Ducks Unlimited is pleased to announce that it has been recently awarded funding through the Great Lakes Restoration Initiative to help conserve important habitat in Michigan and Pennsylvania. The Great Lakes Restoration Initiative is a federal program designed to target the most significant issues within the Great Lakes ecosystem, including habitat conservation, invasive aquatic species, non-point source pollution and contaminated sediment.

A $1.5 million grant was awarded in Michigan, which will make a significant impact on conservation in the Saginaw Bay region of the state. These funds will help to restore emergent wetlands to 940 acres of land currently in agricultural use at Shiawassee National Wildlife Refuge. The project specifically targets wetlands conservation within the Shiawassee Flats, a 40,000-acre floodplain wetland complex formed by the confluence of the Bad, Cass, Flint, Shiawassee and Tittabawassee Rivers. The Flats include a diversity of natural and managed wetlands that have historically been a critical waterfowl stopover area in the Great Lakes region.

The restoring these wetlands will provide a key connection between previously restored wetlands and the Shiawassee River, providing valuable habitat for fish, waterfowl and other wetland-dependant species. It will also improve water quality as it moves downstream towards the Saginaw Bay.

"Restorations of this magnitude are difficult to come by not only in the Saginaw Bay watershed, but anywhere in the Great Lakes basin," said Dane Cramer, regional biologist at DU's Great Lakes/Atlantic Regional Office. "This project will make appreciable impacts to the thousands of waterfowl that migrate through Saginaw Bay and the Shiawassee Flats area every spring and autumn as well as important fish species and other wetland denizens."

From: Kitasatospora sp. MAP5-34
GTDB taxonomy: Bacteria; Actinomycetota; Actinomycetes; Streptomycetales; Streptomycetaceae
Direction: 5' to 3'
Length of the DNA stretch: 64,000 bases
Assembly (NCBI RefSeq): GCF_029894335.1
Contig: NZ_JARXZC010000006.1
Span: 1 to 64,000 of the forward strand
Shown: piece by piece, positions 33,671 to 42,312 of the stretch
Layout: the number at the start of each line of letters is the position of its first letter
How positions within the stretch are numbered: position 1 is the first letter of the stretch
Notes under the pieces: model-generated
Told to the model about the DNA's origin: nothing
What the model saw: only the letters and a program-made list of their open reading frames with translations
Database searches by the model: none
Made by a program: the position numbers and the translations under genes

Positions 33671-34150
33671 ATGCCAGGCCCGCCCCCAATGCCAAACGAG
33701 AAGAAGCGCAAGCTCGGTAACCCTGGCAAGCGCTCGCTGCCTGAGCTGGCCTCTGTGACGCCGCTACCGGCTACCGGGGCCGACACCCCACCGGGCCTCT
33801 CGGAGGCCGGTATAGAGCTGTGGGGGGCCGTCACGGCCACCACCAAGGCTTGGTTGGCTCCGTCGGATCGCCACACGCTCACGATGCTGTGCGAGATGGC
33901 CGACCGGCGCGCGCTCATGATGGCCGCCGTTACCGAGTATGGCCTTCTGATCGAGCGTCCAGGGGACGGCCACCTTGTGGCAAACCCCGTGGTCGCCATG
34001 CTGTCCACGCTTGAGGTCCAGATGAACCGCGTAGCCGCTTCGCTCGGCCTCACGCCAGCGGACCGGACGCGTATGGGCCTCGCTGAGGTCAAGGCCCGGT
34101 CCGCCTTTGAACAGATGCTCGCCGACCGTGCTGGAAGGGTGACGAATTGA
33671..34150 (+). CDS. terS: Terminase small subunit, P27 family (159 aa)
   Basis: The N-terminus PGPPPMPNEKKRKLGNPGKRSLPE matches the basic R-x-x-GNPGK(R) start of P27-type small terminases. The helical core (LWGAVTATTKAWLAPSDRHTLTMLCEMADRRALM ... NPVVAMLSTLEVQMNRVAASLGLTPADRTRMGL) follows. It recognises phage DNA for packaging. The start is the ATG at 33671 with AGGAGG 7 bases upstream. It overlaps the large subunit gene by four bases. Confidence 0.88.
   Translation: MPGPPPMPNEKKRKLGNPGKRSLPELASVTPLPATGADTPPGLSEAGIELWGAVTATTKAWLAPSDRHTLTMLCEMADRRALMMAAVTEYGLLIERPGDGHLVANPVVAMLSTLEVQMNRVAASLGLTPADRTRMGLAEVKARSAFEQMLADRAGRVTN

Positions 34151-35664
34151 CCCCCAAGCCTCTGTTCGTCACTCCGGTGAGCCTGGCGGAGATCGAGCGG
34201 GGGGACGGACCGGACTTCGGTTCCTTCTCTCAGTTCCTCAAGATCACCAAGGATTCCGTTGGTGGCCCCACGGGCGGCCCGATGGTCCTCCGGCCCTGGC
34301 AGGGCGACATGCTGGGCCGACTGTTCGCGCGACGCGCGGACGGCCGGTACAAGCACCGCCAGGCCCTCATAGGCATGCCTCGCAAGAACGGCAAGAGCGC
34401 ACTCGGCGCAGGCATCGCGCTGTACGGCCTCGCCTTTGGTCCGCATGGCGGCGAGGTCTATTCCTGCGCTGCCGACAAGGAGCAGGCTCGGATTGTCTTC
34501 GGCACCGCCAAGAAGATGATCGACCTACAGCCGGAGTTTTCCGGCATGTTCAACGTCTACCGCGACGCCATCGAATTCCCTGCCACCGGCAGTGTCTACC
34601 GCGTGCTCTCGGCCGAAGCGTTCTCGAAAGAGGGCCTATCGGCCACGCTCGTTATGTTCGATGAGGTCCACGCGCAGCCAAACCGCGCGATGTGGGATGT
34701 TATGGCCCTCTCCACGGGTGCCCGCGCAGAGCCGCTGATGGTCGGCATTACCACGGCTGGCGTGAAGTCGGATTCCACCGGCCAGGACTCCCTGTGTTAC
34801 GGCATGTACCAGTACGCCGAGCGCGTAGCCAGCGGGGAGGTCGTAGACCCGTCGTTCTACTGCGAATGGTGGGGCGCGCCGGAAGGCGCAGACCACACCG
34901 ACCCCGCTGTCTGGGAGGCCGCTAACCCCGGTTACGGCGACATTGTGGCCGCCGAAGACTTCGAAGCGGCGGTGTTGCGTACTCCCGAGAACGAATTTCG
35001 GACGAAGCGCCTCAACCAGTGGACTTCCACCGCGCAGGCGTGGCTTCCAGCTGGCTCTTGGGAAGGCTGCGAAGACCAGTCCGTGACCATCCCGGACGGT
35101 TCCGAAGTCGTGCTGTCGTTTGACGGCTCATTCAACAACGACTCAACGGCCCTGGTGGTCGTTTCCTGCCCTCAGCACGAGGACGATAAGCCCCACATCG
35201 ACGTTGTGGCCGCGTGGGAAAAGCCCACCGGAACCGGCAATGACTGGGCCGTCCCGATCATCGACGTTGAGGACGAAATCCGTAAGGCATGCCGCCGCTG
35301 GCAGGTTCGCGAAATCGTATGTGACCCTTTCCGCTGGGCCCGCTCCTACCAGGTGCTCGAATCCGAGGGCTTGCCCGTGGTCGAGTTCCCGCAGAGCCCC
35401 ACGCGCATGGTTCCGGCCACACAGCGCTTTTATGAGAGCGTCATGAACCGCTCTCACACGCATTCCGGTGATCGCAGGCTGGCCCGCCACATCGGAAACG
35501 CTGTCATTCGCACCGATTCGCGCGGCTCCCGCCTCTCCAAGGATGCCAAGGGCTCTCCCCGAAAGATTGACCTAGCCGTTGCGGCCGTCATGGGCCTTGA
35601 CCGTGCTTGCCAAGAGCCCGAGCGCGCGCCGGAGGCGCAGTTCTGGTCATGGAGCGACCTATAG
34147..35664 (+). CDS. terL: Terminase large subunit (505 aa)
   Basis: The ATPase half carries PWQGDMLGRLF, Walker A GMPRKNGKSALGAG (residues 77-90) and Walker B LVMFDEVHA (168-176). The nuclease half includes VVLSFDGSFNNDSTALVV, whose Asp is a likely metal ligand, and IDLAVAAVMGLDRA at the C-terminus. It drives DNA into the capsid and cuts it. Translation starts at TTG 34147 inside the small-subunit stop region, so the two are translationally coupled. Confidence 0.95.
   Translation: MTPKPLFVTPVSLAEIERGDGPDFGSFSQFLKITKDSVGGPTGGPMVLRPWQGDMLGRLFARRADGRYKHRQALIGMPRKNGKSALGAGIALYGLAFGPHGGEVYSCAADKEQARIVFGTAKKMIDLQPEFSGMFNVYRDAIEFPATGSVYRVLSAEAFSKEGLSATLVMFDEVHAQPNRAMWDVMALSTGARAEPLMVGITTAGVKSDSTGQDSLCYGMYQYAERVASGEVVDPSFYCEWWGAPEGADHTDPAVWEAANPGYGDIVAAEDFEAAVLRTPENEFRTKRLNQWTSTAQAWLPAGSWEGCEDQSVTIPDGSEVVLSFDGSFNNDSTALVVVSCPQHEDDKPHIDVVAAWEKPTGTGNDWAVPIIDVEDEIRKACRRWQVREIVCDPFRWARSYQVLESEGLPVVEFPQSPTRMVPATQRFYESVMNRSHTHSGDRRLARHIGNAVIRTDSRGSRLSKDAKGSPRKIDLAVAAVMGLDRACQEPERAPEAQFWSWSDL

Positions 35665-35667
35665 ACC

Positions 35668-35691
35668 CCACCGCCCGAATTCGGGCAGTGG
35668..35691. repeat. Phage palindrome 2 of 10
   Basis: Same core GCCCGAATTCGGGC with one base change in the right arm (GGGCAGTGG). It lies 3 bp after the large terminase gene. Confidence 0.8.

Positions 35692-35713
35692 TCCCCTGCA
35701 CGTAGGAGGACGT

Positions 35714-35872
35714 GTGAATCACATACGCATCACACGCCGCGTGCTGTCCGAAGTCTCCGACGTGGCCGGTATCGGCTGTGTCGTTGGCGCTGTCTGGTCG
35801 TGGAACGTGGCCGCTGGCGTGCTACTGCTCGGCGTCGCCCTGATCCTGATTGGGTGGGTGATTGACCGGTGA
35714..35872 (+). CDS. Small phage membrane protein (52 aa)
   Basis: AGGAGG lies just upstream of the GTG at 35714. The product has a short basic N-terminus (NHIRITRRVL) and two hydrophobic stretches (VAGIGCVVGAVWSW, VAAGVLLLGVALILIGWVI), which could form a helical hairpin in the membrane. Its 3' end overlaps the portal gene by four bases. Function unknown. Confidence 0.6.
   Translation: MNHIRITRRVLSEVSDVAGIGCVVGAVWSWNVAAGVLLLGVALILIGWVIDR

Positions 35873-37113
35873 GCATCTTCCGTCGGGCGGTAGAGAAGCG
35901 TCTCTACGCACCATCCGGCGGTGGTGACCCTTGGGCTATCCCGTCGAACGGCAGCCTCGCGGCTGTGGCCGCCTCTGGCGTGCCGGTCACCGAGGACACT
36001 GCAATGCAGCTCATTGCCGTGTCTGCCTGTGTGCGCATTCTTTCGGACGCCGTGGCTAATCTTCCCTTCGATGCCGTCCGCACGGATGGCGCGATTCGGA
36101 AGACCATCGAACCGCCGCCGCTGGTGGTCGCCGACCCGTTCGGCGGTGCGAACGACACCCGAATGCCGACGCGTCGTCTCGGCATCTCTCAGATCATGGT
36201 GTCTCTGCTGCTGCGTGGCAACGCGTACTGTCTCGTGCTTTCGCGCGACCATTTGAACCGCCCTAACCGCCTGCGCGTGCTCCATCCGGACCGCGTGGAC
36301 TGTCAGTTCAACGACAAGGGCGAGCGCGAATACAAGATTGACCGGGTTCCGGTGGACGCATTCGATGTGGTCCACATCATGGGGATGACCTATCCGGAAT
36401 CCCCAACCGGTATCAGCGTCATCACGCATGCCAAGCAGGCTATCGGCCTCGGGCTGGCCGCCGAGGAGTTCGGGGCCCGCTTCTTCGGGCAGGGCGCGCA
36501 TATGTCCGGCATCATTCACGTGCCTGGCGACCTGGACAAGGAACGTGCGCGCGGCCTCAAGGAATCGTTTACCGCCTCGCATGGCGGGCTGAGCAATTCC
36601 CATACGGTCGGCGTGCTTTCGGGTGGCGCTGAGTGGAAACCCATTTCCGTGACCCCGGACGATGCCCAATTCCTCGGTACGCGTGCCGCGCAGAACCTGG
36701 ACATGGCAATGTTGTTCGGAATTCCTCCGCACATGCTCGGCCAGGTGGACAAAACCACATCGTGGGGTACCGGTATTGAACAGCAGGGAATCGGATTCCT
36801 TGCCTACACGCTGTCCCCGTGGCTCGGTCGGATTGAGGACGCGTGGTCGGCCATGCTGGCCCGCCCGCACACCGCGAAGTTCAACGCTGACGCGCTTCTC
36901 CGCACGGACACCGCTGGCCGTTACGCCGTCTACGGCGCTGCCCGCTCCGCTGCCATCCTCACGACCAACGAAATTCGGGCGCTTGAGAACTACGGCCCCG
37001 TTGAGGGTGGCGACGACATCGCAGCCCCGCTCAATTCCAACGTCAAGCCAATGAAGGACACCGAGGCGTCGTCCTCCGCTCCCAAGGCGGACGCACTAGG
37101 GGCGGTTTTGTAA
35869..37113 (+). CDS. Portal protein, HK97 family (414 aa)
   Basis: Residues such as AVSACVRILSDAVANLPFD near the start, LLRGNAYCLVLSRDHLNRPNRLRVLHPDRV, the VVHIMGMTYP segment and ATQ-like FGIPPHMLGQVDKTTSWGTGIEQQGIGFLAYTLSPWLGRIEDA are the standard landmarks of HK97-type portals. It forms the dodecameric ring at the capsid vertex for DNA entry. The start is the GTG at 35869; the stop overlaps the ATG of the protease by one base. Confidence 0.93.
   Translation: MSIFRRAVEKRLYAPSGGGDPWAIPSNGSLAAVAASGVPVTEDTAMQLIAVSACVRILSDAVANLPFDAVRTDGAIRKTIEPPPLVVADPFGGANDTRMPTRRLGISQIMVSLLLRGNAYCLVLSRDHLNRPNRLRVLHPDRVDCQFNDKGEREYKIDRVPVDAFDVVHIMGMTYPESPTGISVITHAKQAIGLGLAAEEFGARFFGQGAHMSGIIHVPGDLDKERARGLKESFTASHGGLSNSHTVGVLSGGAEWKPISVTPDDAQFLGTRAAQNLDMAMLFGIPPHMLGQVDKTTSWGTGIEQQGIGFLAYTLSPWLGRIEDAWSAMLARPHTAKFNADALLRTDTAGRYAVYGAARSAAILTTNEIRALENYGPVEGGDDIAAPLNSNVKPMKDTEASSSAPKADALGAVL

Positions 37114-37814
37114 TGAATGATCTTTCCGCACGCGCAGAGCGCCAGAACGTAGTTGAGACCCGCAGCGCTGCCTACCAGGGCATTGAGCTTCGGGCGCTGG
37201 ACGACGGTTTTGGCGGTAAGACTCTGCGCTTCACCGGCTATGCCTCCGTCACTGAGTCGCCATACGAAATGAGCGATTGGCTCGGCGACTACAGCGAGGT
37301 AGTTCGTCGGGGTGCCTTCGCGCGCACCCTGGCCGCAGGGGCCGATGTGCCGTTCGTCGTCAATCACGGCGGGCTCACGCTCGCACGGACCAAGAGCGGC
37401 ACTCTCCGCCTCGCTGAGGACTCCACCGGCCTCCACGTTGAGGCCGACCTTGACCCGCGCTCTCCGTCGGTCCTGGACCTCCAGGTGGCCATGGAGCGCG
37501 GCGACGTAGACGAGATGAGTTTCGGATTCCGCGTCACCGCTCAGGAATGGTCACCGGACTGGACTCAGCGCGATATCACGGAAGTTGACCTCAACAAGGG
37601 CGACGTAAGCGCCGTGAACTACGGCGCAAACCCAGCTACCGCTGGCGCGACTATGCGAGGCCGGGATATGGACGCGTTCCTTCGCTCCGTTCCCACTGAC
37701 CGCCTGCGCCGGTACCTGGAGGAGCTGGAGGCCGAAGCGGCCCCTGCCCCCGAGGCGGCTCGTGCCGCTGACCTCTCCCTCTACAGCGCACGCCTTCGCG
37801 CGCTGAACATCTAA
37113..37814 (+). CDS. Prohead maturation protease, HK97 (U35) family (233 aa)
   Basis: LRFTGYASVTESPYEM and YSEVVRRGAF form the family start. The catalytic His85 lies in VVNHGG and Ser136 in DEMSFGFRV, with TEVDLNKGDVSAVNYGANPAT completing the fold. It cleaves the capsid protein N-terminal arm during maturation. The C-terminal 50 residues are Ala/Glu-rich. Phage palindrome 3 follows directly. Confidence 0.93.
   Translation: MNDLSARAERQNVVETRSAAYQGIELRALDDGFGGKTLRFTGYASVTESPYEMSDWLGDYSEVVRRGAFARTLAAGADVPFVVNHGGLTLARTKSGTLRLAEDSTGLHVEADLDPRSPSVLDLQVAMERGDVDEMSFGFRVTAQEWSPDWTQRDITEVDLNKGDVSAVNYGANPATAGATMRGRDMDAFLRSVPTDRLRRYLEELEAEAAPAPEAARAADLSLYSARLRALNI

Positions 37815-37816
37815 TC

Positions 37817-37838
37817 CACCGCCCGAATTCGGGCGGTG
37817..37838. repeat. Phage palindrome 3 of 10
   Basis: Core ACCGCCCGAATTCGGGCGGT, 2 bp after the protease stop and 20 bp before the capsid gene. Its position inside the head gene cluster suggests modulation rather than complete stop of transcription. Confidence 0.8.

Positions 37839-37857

Saginaw Bay Watershed Initiative Network and Dow Chemical Company provided financial support. The project received support from several sources including U.S. Fish and Wildlife Service, United States Geological Survey, Michigan Department of Natural Resources, Saginaw Bay WIN, and the Shiawassee Flats Citizens and Hunters Association.

In Pennsylvania, the GLRI awarded a grant to Ducks Unlimited, the state's Department of Natural Resources and Environmental Control, and a multitude of other partners plan to control invasive species and restore and enhance 392 acres of wetland and associated upland habitat at four locations within the Lake Erie watershed.

"This project is representative of the tremendous opportunity to restore wildlife habitat, water quality, and quality of life in the Lake Erie Watershed," said Kurt Anderson, Regional Biologist at DU's Annapolis (MD) Office. "Specifically, it will engage a variety of partnerships to restore and enhance diverse areas of shoreline, emergent wetlands, sand barrens and sand plains, forested habitats, and will reduce the threat from aquatic and terrestrial invasive species."

The grant work will occur in Presque Isle State Park, Erie Bluffs State Park, Roderick Wildlife Reserve and Little Elk Creek Forest, which all lie within the Lake Erie Watershed. Native habitat has been compromised by invasive species including Phragmites, a decorative reed that threatens coastal habitats throughout the Great Lakes.

"This area is a real gem," said Rep. Mike Kelly of Pennsylvania's Third Congressional District. "Controlling invasive species improves habitat for wildlife, and it benefits the community by maintaining local game fish such as walleye and yellow perch. It's a major recreational hub and generates a lot of economic activity."

GLRI funding was awarded through two sources; the Sustain Our Great Lakes partnership provided $632,603 and the Atlantic Coast Joint Venture has awarded $101,858.